The screenwriter and director of this film, Liev Schreiber, is an actor in another film on this list, Defiance.  Both are films about events connected with the Holocaust, but they deal with it quite differently.

Other Reviews

For a slightly different take on the film, check out this blog post.

Crossing Delancey

AFA 195259Crossing Delancey (1988) is a romantic comedy about a woman in her early 30’s whose Bubbe thinks she should be married already.  Amy Irving plays Izzy Grossman, who has a fancy job Uptown in Manhattan, and whom Bubbe’s matchmaker friend has matched with Sam Posner, a blue-collar fellow who sells pickles on the Lower East Side played by Peter Riegert.   The tension in the plot is between tradition and modernity, and there is never much doubt which will triumph.

One notable performance in the film is that of Reizl Bozyk, who plays Bubbe.  She was one of the stalwarts of Yiddish theater, first in Poland and then in New York, but this is her only performance in American film.

Commentary

Crossing Delancey is billed as a romantic comedy, but the most vivid relationship in the film is that between Izzy and her grandmother.  Izzy is a modern woman, circa 1988, but she also cares deeply for her Bubbe, visiting her regularly in the old neighborhood, and looking after her.  She is exasperated but respectful when Bubbe hires a matchmaker, agreeing to meet “the match” only to humor Bubbe.

Izzy’s relationships with her friends receive almost as much time as the romantic relationships in the film.  Izzy’s work world is fully assimilated into secular American life (in this case, that of the New York intelligentsia), but her family and friendships are deeply rooted in Jewish culture and society.  She and her friends alarm their mothers, straying far into the modern world of work and career, but the film suggests that at heart, Izzy’s heart is still on the Lower East Side.

This is one of the rare films that shows Jewish women and their relationships in a warm and realistic light.  All of the women in the film could have been written and played as stereotypes, but fortunately for us, the writer and the director chose otherwise.

Double Feature

Watch Kissing Jessica Stein for a version of a similar romantic comedy made thirteen years later.  Another mother is anxious for her daughter to “find someone,” but a lot changed in those thirteen years.  What the two films have in common is a warm depiction of Jewish grandmothers, mothers, and daughters who love one another deeply, and who are people you might wish you knew.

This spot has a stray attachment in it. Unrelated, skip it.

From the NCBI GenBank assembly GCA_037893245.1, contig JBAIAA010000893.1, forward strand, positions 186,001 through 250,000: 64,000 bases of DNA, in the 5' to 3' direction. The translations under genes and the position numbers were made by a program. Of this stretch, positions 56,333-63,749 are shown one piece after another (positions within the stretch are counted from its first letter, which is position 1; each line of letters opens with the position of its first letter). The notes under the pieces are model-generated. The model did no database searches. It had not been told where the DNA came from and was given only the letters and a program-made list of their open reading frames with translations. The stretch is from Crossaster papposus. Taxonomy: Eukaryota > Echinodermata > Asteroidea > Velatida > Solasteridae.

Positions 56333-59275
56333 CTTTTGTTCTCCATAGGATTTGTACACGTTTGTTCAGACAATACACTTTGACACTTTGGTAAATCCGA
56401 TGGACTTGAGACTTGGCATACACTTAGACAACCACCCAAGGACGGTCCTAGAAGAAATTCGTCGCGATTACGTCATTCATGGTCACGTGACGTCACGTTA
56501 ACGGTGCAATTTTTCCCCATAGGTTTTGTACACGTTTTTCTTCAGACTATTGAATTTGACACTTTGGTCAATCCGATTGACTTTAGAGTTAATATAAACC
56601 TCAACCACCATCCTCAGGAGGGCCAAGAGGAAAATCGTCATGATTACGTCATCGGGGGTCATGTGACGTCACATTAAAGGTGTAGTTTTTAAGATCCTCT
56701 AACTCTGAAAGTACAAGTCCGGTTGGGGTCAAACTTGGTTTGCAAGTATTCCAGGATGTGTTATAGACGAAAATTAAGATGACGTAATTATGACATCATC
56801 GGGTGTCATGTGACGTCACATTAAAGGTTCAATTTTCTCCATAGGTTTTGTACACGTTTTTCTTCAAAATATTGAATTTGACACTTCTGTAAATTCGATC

Amy Irving co-starred in another film about a Jewish woman made in the 1980’s, Yentl.  There she played Hadass, the conventional, traditional foil to Yentl’s choices about gender.

Questions

Roger Ebert argued in his review of this film that Izzy and Sam characters are so constrained by the conventions of American romantic comedy that they are barely more than “plot devices”:  stock characters given stock speeches.   Whether Izzy is a “real” character or a “plot device” what do you think of her choices and behavior?  Do you know anyone like Izzy, or is she a caricature?

Kissing Jessica Stein

kissing-jessica-stein-10000648Kissing Jessica Stein (2001) is a  romantic comedy about two women who, for different reasons, decide to try dating women instead of men.  Jessica Stein (played by Jennifer Westfeldt) is 28 and a nervous perfectionist, and she is feeling desperate about finding “the One.”   Helen Cooper (Heather Juergensen) is a free spirit who decides to place a personals ad, and throws in a Rilke quotation on the advice of a gay male friend.  Jessica sees the quotation, and despite her unease at the idea of dating a woman, decides this is a possible soulmate. On this shaky beginning builds a relationship — and a film — that investigates the risk/reward ratios of love and life.

Tovah Feldshuh gives a standout performance as Jessica’s mother, a role which initially embodies the “Jewish mother” stereotype but gradually reveals a heart and soul that may make viewers wish for a mother like her.    Many of the characters in the film develop along similar lines:  we think we know them, and then we get to know them a little better.  In the case of the Jessica’s generation, they get to know themselves better.  It’s a fine screenplay, and in an interesting turn of art and life, it was written by the two women who play the leads, Westfeldt and Juergenson.

Kissing Jessica Stein won awards from major film festivals and was well-received by critics.

Commentary

So, you are wondering, why is this film on the “Jewish Film” list at all?  Jessica is a Jew.  Her family is a Jewish family, and the picture we get of them is much more real and warm than the caricature we usually see in American films.  We see this Jewish family in many of the places where families gather:  at High Holy Day services, at Shabbat dinner, at a family wedding.

The depiction of her mother is strikingly different from the stock character that is usually trotted out by filmmakers and comics:  one cannot help but notice that this film was written by women, not by men.   She is anxious for her daughter to marry, and is constantly setting up ambushes with men she thinks are eligible, but she is a wise woman who genuinely loves her daughter, and who knows a thing or two about love.

Jessica Stein is a Jew and Helen Cooper is not.  Once Jessica’s family becomes aware of Helen, they try very hard to be welcoming of this lesbian (!) non-Jew (!) and they make most of the usual missteps, on both counts.  Their goodwill is obvious, though, and the small scenes in which Helen tries to fit in and they try to make a place for her would make an interesting jumping-off spot for discussion.  While the interfaith angle is not a major focus of the film, everything in the film about it is quite good.

That said, Kissing Jessica Stein avoids a serious discussion that it could have had (but then, it wouldn’t be a comedy.)  Helen  is looking more for interesting sex than for love.  Jessica is looking for someone “perfect,” and the subject of love doesn’t seem to have occurred to her.  Neither woman is really looking for love, and when they stumble into it, they… stumble.  What truly went wrong here, and was it really only the most obvious thing?